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Machine Learning with Provable Robustness Guarantees

  • Author(s): Zhang, Huan
  • Advisor(s): Hsieh, Cho-Jui
  • et al.
Abstract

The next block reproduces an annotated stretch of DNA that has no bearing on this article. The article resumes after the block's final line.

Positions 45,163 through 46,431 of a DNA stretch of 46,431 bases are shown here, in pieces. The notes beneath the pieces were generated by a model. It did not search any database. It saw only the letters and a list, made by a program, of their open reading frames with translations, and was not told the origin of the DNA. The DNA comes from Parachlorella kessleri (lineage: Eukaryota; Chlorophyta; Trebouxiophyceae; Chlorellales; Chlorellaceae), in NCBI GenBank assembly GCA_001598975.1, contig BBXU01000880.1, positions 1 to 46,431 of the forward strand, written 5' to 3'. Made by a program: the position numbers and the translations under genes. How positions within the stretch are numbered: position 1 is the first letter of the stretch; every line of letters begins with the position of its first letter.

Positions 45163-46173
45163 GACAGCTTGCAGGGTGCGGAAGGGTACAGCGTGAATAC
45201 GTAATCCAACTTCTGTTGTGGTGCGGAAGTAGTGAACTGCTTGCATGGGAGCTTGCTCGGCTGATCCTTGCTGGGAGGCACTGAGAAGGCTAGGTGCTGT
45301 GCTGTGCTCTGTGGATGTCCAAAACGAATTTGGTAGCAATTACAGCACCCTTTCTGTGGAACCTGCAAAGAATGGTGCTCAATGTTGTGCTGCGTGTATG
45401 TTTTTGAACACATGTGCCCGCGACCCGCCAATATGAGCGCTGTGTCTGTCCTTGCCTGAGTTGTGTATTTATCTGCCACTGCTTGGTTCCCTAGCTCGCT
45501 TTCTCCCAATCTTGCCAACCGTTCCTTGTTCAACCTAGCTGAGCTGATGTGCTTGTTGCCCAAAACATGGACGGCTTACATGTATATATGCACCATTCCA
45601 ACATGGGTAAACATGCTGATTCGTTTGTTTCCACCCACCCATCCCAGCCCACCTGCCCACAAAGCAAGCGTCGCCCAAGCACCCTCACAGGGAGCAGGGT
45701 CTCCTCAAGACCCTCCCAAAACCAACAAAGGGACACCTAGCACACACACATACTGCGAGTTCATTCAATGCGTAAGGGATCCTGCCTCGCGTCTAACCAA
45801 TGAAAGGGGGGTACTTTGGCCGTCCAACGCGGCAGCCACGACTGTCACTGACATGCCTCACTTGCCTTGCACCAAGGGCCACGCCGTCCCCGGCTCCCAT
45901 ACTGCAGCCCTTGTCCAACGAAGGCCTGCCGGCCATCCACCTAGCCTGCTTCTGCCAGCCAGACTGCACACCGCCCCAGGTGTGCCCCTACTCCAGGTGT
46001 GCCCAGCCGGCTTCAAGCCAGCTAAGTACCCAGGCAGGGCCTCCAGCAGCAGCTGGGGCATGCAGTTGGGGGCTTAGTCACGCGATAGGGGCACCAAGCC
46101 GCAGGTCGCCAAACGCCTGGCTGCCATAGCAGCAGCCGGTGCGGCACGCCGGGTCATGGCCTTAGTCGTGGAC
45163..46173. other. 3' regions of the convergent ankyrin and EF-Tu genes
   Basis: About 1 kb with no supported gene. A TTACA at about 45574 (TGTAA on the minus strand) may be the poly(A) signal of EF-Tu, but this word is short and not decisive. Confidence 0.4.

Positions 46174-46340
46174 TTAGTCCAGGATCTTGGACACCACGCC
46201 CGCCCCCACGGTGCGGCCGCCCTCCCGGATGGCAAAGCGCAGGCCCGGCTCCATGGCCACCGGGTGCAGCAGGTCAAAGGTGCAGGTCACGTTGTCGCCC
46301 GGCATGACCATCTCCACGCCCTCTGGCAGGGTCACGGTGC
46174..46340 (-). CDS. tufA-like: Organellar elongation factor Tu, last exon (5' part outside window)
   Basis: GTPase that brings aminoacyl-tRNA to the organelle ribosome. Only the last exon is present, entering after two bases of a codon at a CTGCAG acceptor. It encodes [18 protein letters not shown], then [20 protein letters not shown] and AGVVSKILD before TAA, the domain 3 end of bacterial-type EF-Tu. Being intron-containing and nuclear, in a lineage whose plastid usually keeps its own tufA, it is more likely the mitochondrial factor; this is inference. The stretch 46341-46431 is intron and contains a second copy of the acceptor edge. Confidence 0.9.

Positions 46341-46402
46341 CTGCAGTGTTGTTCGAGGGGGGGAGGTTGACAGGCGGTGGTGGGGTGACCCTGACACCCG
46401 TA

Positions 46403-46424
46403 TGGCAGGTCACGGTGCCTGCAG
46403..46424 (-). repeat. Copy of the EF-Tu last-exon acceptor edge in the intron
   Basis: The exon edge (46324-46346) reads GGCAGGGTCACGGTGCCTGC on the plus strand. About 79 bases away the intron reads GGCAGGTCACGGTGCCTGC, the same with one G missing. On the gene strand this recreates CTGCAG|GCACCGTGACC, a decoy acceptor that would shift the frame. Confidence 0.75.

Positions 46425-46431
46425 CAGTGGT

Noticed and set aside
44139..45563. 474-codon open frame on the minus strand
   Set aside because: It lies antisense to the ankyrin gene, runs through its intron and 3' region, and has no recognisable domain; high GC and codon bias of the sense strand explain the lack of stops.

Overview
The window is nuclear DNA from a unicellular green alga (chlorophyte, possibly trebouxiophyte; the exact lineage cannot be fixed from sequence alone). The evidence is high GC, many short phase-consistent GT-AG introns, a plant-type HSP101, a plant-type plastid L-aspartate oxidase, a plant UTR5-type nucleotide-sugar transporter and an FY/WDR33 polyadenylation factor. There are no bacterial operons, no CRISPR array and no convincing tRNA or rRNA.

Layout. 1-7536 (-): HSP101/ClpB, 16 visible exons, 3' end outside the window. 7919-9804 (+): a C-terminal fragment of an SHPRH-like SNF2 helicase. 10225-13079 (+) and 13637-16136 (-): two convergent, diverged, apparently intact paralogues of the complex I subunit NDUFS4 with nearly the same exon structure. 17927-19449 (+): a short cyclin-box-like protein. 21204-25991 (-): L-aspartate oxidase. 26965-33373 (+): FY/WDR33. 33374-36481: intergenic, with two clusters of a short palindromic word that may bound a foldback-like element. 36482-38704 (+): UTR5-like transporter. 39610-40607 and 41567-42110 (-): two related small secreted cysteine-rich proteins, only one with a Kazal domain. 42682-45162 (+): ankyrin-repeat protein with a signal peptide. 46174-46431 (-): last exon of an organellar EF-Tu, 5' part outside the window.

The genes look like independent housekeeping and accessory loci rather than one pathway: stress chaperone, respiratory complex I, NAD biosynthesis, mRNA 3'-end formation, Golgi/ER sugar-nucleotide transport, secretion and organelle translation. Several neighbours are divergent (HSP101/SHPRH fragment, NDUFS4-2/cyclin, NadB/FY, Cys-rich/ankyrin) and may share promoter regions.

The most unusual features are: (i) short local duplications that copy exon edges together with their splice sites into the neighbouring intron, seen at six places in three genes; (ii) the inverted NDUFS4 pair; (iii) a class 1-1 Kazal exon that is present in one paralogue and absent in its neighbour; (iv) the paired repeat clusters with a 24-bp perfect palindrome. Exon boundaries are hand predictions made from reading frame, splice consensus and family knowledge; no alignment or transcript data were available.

Although machine learning has achieved great success in numerous complicated tasks, many machine learning models lack robustness under the presence of adversaries and can be misled by imperceptible adversarial noises. In this dissertation, we first study the robustness verification problem of machine learning, which gives provable guarantees on worst case performance under arbitrarily strong adversaries. We study two popular machine learning models, deep neural networks (DNNs) and ensemble trees, and design efficient and effective algorithms to provably verify the robustness of these models. For neural networks, we develop a linear relaxation based framework, CROWN, where we relax the non-linear units in DNNs using linear bounds, and propagate linear bounds through the network. We generalize CROWN into a linear relaxation based perturbation analysis (LiRPA) algorithm on any computational graphs and general network architectures to handle irregular neural networks used in practice, and released an open source software package, auto_LiRPA, to facilitate the use of LiRPA for researchers in other fields. For tree ensembles, we reduce the robustness verification algorithm to a max-clique finding problem on a specially created graph, which is very efficient compared to existing approaches and can produce high quality lower or upper bounds for the output of a tree ensemble based classifier. After developing our robustness verification algorithms, we utilize them to create a certified adversarial defense for neural networks, where we explicitly optimize the bounds obtained from verification to greatly improve network robustness in a provable manner. Our LiRPA based training method is very efficient: it can scale to large datasets such as downscaled ImageNet and modern computer vision models such as DenseNet. Lastly, we study the robustness of reinforcement learning (RL), which is more challenging than the problem in supervised learning settings. We focus on the robustness of state observations for a RL agent, and develop the state-adversarial Markov decision process (SA-MDP) to characterize the behavior of a RL agent under adversarially perturbed observations. Based on SA-MDP, we develop two orthogonal approaches to improve the robustness of RL: a state-adversarial regularization helping to improve the robustness of function approximators, and alternating training with learned adversaries (ATLA) to mitigate the intrinsic weakness in a policy. Both approaches are evaluated in various simulated environments and they significantly improve the robustness of RL agents under strong adversarial attacks, including a few novel adversarial attacks proposed by us.

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